THE CURRENT STATE OF CYBER THREATS
INTH3WILD is an RSA thought leadership platform where we share our research findings, opinions and industry trends on external threats organizations face in the wild. Our focus is on Advanced Threats such as APTs and cyber espionage as well as Fraud & Cybercrime including but not limited to new malware families and attack methods.
In a recent investigation, RSA researchers uncovered the server infrastructure used in a global Point-of-Sale (PoS) malware operation responsible for the electronic theft of payment card and personal data from several dozen retailers, mostly based in the U.S. Infection activity has also been detected in 10 other countries including Russia, Canada and Australia. While the malware used in the operation is not new, RSA researchers discovered that, beginning October 25th, it had logged track 1 and 2 data of payment cards it had scraped from infected PoS systems.
Was that a typo? What is a “KINS”? Well, it appears that KINS is the name of a new professional-grade banking Trojan that is very likely taking its first steps in the cybercrime underground and could be poised to infect new victims as quickly and effectively as its Zeus, SpyEye and Citadel predecessors.
Be it internal disagreements within the Carberp team, or law enforcement pressure following the arrests in 2012, the Carberp cyber gang members have disbanded, leaving their Trojan code publicly available, following a failed attempt to sell it. Stop me if you’ve heard this before…
Hacktivism and the Ever-Targeted Enterprise It’s no surprise that hacktivism continues to be top of mind. We are seeing the weaponization of financial Trojans such as Zeus variants being used in APT-style attacks and the Citadel financial Trojan which has the ability to map the corporate network. Hacktivism is also making waves in the underground for financially motivated criminals as they seek to buy the information stolen in these attacks to commit fraud.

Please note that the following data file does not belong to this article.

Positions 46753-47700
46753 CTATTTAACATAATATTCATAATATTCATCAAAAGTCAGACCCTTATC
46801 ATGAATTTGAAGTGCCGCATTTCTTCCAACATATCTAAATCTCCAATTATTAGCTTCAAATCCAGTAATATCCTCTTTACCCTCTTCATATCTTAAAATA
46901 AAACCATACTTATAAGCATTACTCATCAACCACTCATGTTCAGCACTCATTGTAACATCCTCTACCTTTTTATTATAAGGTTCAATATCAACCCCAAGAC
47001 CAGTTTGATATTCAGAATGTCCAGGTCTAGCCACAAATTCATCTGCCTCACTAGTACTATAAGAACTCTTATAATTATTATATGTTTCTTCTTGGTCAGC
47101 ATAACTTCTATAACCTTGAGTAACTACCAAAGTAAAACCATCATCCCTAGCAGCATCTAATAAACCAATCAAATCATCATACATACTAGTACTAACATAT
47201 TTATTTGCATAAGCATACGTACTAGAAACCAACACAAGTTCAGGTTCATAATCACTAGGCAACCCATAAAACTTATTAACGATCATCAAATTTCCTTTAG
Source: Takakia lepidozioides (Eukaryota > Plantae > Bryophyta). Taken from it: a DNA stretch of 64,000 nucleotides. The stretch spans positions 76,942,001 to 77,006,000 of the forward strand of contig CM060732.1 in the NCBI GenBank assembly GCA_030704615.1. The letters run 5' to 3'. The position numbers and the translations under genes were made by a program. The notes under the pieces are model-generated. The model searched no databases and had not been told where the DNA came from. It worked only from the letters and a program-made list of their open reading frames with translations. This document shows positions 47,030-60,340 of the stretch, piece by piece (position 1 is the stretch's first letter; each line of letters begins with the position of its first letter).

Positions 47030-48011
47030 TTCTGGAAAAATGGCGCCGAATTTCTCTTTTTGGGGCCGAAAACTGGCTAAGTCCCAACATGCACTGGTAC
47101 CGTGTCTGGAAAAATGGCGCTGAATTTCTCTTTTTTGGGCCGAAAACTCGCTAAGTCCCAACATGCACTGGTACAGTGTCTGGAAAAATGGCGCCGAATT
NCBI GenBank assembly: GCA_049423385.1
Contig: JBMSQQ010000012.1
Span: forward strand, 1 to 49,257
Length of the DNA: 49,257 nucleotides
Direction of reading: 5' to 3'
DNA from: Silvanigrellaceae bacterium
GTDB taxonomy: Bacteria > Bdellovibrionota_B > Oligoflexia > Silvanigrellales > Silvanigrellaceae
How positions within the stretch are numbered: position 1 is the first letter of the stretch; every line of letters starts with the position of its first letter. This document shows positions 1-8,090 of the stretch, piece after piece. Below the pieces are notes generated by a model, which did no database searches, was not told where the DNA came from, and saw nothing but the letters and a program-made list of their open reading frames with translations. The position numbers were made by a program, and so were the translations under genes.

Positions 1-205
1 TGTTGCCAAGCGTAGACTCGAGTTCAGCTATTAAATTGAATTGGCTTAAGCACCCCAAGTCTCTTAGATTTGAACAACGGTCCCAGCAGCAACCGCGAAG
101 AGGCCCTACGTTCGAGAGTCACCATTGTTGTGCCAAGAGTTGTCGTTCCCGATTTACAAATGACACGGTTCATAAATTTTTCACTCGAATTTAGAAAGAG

Privatizing Financial Banking Trojans and other Malware Cybercriminals are slowly bringing malware development deeper into the underground due to fear of infiltration by undercover agents. Yet, development has not slowed down by any means. For cybercriminals that rely on commercial malware offerings, this past year showed Trojan development increase – beginning with the introduction of Citadel and ending with the return of the Carberp Trojan.
The RSA Incident Response Team (RSA IR) has led multiple incident response engagements involving a common adversary RSA has dubbed “Shell_Crew; a group of advanced threat actors whose objective is to gain access, stay entrenched and ultimately steal as much data and intellectual property as possible.
It appears Shell_Crew has persisted in enterprises of varying sizes for years without being detected — updating or replacing existing malicious backdoors and continuing to map the enterprise while installing Web shells and poisoning existing web pages. These tenacious approaches make it difficult for an under resourced internal security team to detect and remediate the actions of this adversary.
E-mail has long been used as an effective attack vector for delivering malware and conducting phishing attacks. We get unsolicited and potentially malicious emails like this in our inbox nearly every day, but what really makes an e-mail attack successful has more to do with trust than anything else. If an e-mail appears to be…
Did you know you that social media followers and “likes” are a hot commodity on the black market? People want to be popular and some will even pay big bucks for it. Lists of Twitter followers have been known to go for more than even stolen credit card information, and it appears that Instagram followers are the next big thing.
An unusual variant of the Zbot Trojan has recently been taking advantage of this trend. The typical charter of Zbot has been to attempt to swipe passwords, but now this variant has also started to check for availability of Instagram usernames – likely in an effort to create an army of fake Instagram users that can be sold as followers to help individual users or businesses create an image of popularity.
- Data Injection
- Automated backups of SA configs/rules/reports?
- Session Threshold / Meta Open Files
- Application Rules
- Searching for a specific packet size
- Security Analytics Log Parser 1.4.zip
- How to find domain generation algorithm (DGA) botnets
- Updating Custom Feeds
- Run a report based on other action.
- New Kazy Variant Evades Research Detection Using "Chameleon Encoding"